Assisted Reproductive Technology may, one day, play a vital role in securing the future for rhino populations. In September, European scientists recovered eggs from the last female (non-reproductive) northern white rhino females, and successfully fertilized them with frozen-thawed sperm from two deceased northern white rhino bulls. Two of the eggs grew to early stage embryos and have been frozen to be later implanted into a southern white rhino surrogate. This was followed by the recovery of one egg from the last Sumatran rhino in Sabah, Malaysia, just last week, which hopefully can be matured and frozen.
In July, US scientists produced a southern white rhino calf using frozen semen and artificial insemination (AI). And in May, another group of US scientists hormonally induced ovulation in a greater one-horned rhino and used AI to produce a calf.
We follow and applaud these developments with great interest, while also noting the importance of keeping these accomplishments in perspective, particularly for a subspecies that is functionally extinct, such as the northern white rhino. No species has ever been saved using ART alone, and attempting to use ART to try to ‘bring back’ any subspecies or species is a complex, highly difficult endeavor. These recent development are but the first steps on a long, long journey.
There is no roadmap for ensuring the survival of rhino species, and there is more work than we can ever accomplish in our lifetime. However working together with our partners, we can achieve our goals. We applaud everyone’s commitment to ensuring that all five rhino species survive for future generations. IRF takes the approach of maximizing options and minimizing regrets, tackling the challenges facing rhinos using multi-faceted strategies. For all five rhino species, the highest priorities are also the most basic: bolstering anti-poaching activities or “boots on the ground”, maintaining intensive monitoring and active management of wild populations, and working with local communities. The problem, however, is no longer just about conservation. Some countries have elevated rhino crimes to the highest levels, commensurate with terrorism. As such, we also need to intensify international pressure on range country governments to enforce their wildlife crime laws and commitments to international treaties and foster more effective international collaboration on investigations to address the entire criminal supply chain, particularly in Asia.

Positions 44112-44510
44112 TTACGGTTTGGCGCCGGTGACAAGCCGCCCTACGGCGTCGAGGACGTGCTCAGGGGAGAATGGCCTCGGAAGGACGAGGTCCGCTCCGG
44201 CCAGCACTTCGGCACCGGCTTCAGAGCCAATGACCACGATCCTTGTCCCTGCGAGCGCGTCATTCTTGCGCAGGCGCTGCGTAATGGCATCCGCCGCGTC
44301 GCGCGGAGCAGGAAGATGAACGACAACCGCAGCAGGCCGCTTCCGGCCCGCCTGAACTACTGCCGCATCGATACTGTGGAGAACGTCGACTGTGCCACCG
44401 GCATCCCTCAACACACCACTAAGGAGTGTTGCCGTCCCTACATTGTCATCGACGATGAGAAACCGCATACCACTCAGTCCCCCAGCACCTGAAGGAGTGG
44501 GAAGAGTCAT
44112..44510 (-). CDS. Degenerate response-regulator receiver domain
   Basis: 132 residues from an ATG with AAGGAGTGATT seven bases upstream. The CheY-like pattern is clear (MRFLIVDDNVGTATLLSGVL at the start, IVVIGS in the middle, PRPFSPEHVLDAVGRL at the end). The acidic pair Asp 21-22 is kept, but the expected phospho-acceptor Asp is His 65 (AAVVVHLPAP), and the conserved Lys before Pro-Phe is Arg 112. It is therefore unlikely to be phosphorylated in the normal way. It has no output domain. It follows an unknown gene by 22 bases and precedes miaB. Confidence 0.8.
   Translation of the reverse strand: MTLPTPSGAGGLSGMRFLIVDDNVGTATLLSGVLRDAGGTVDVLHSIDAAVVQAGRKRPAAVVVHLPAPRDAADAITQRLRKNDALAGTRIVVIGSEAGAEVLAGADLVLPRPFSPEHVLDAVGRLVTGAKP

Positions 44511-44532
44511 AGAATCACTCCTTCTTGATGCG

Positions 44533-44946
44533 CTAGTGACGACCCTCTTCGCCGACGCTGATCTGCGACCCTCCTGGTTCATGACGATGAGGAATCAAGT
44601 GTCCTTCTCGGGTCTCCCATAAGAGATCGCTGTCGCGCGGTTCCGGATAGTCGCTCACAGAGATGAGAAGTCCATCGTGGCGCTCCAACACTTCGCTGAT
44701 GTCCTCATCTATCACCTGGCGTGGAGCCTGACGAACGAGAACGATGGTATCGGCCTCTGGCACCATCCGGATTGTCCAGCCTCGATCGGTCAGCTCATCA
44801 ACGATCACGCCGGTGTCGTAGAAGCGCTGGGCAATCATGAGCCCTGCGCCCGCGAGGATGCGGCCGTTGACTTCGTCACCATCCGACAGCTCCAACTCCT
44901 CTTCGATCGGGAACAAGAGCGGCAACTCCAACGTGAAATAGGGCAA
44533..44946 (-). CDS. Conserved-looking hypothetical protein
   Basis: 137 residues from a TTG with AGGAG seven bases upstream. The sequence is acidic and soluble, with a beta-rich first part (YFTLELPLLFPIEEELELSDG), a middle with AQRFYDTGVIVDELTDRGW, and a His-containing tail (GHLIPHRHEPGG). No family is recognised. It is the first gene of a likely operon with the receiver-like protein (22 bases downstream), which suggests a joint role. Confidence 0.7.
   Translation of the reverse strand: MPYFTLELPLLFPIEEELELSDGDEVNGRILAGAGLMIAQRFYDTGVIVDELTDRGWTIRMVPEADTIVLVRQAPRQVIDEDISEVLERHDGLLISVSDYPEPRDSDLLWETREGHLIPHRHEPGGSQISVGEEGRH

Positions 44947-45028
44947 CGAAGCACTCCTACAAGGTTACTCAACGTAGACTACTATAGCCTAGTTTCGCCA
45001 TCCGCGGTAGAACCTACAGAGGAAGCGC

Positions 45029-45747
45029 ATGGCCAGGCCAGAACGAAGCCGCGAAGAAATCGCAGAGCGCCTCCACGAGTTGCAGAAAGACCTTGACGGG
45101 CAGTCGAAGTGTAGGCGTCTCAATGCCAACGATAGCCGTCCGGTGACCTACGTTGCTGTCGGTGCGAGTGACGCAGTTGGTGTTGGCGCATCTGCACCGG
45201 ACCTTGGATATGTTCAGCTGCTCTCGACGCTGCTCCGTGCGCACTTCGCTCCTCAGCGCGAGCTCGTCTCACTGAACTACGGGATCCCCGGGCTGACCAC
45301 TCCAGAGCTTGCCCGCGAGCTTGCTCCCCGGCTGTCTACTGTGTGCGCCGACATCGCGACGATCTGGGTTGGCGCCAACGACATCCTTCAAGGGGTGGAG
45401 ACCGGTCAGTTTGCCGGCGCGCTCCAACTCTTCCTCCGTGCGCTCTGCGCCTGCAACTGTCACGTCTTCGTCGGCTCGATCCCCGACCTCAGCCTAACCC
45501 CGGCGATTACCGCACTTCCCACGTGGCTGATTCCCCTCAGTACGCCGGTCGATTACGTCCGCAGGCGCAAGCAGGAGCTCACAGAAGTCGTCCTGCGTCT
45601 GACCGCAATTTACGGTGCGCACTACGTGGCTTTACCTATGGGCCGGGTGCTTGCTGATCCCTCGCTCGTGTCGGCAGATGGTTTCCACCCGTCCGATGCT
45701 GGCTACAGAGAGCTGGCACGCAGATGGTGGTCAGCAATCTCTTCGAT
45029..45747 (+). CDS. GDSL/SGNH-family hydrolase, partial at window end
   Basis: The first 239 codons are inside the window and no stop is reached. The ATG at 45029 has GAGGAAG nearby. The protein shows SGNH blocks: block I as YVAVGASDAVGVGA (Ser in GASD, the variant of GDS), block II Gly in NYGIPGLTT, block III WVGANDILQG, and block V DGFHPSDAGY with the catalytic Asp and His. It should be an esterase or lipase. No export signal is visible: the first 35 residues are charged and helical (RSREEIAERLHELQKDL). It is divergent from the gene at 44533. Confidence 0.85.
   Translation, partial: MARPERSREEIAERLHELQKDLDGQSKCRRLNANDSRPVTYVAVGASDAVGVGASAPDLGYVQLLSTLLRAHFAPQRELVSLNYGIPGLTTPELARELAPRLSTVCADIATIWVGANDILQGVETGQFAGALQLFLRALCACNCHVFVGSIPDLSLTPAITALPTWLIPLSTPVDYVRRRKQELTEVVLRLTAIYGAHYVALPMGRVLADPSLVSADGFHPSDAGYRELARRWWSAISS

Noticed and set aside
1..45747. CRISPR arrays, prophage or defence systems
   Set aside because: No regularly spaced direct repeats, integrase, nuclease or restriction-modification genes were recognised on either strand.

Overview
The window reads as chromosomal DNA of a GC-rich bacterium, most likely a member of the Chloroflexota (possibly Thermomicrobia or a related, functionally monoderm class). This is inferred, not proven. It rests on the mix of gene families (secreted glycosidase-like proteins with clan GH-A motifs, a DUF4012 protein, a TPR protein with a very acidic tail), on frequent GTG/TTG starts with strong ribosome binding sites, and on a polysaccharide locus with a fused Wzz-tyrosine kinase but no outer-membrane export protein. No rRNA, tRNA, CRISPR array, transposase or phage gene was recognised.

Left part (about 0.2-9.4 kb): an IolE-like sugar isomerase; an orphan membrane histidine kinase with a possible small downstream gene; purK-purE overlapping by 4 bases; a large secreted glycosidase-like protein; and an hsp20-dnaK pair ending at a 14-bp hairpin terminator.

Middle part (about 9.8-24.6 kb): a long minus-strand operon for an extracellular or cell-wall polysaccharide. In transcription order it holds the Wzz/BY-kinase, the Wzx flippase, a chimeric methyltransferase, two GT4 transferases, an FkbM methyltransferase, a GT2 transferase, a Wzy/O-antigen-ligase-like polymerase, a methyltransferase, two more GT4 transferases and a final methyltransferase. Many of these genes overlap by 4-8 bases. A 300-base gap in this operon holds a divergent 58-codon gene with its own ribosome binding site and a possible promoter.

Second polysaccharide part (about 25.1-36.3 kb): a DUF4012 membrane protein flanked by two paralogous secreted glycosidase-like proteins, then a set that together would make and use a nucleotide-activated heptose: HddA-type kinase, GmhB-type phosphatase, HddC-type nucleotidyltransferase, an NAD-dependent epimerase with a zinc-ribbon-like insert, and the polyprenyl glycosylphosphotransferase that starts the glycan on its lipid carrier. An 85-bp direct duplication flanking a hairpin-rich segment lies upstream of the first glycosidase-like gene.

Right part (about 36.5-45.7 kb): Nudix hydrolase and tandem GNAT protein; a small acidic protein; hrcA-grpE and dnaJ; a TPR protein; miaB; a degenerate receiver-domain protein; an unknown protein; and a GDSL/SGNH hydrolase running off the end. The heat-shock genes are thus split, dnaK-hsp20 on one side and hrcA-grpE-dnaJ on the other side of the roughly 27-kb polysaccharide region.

All of us at the IRF appreciate your commitment to rhinos, and your belief in our work. Thank you!